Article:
Annette Ashley Linder, BS, RDH
If you still think it's just a cleaning, think again. Share these three, current studies with your patients. They offer strong evidence about the impact of periodontal infection on the human body.
1) Journal of Clinical Periodontology (Dec. 2003) — Japanese researchers examined and measured the oral health of 7,452 men and women, and tested their blood for 37 different items used in general blood tests. Items tested included cholesterol, C-reactive protein (CRP — commonly linked to heart disease), and diabetes. The results were compared to the oral-health scores of the participants.
The study found that, generally, if the blood was "healthy," the oral health was healthy. Conversely, if the blood test detected certain "red flags," the person also had serious symptoms of periodontal diseases. It also found that males had more serious symptoms of periodontal diseases in the same age group. A specific reason could not be identified, however researchers are suggesting differences in endocrine conditions between men and women. The only item in the blood test that showed a significant relationship with periodontal diseases and women was CRP.
2) Journal of Periodontology (Aug. 2003) — CRP values were compared before and after periodontal treatment. Researchers found that CRP values significantly decreased after periodontal treatment. Since the treatment of periodontitis in this study appears to be effective in reducing CRP levels, patients at risk for coronary heart disease may want to visit a periodontist to control their periodontitis. (Source: AAP)
3) Study: "Gum disease raises death risk in diabetes" — Severe gum disease may hasten death in people with diabetes, new study findings suggest. This study was presented at the American Diabetes Association Meeting in New Orleans (Reuters Health News, July 2003).
"Diabetic people with periodontal disease had increased death rates due to cardiovascular disease and renal (kidney) failure, which are two major complications of Type 2 diabetes," said study author Dr. William C. Knowler. The findings underscore the need for good oral hygiene in diabetics who are particularly prone to periodontitis or gum disease, Knowler said in an interview with Reuters Health. Studies have indicated that infections and inflammation can promote blood vessel damage in the heart and kidneys, said Knowler, chief of the diabetes and arthritis epidemiology section of the National Institute of Diabetes and Digestive and Kidney Diseases in Phoenix. While gum disease might not be diagnosed until mid-life or later, infection with the bacteria that cause it can occur decades earlier. Combined with years of inadequate oral hygiene, infection can result in gingivitis, an early form of gum disease characterized by inflamed gums that often bleed easily. As the more aggressive periodontitis develops, the gums and bone surrounding the teeth can become seriously damaged, and teeth may loosen or fall out. After adjusting for factors such as age, sex, duration of diabetes, obesity, and cholesterol levels, the researchers found that diabetics with severe gum disease were twice as likely as those without it to die from either heart disease or kidney failure.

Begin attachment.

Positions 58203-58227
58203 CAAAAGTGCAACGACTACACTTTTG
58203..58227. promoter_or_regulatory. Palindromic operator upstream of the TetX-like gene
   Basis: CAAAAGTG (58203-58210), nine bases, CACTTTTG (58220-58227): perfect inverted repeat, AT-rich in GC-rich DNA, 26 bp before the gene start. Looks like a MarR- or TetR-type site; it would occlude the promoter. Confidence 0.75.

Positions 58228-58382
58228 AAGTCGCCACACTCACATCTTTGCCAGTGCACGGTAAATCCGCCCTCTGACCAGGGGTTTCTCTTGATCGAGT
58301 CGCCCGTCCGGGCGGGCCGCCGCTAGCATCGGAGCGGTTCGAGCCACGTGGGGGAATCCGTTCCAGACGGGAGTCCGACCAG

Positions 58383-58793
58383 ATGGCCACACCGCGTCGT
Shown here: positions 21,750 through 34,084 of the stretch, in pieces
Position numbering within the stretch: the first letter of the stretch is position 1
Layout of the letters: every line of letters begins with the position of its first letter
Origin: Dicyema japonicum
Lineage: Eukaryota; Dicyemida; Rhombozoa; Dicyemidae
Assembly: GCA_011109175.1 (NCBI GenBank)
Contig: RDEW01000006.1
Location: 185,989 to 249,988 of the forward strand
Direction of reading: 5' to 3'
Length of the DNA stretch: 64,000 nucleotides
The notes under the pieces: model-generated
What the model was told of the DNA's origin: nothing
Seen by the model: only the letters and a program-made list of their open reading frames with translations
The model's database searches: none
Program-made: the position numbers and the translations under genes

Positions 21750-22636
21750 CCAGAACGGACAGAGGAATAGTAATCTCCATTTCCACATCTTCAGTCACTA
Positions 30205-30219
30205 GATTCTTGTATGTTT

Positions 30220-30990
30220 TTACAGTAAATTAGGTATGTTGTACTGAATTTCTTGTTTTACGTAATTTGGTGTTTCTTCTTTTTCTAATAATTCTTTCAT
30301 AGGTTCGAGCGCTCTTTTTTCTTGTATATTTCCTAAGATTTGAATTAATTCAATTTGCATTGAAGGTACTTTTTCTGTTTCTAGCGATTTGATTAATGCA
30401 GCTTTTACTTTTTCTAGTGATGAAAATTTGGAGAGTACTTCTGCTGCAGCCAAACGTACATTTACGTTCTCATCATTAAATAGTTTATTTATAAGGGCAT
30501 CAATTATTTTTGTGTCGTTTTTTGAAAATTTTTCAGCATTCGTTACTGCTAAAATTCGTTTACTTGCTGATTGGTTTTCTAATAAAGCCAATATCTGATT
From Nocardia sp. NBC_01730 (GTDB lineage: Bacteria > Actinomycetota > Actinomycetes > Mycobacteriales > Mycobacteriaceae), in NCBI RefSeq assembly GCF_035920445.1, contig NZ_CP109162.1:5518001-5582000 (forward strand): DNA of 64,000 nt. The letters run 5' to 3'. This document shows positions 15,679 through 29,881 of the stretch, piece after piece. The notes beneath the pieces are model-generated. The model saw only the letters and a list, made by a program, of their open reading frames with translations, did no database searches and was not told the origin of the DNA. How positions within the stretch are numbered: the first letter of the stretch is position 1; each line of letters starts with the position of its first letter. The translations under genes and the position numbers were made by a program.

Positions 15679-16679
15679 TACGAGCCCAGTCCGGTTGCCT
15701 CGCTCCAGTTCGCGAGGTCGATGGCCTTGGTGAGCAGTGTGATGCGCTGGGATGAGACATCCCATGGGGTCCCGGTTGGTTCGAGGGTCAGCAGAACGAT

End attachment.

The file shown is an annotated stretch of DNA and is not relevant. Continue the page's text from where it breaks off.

In addition to making sure your patients are aware of the latest information and research, consider formulating an action plan beginning with these questions:
* Are your periodontal protocols current and up-to-date?
* Are you (and your hygienist) regularly and routinely assessing the periodontal health of all of your patients, not just the new patients?
* Are you assessing risk factors for periodontal susceptibility?
* Are you updating the patient medical history routinely?
* Are you intercepting, in the early stages, and treating infection and inflammation site-specifically, as needed?
* Are you using mechanical therapies, as well as chemical (locally delivered anti-microbial agents and or antibiotics)?
* When was the last time you held a team meeting to review and go over all of the above?
Annette Ashley Linder, BS, RDH, is a recognized leader in the field and an award-winning speaker and consultant. Since 1989, she has presented more than 350 seminars and consulted in dental practices throughout the world. She is a featured speaker at dental meetings and provides in--office consulting services with her team of business and clinical consultants. She may be reached at her Web site at AnnetteLinder.com, via email at Annette@annettelinder.com, or by phone at (804) 745-6015.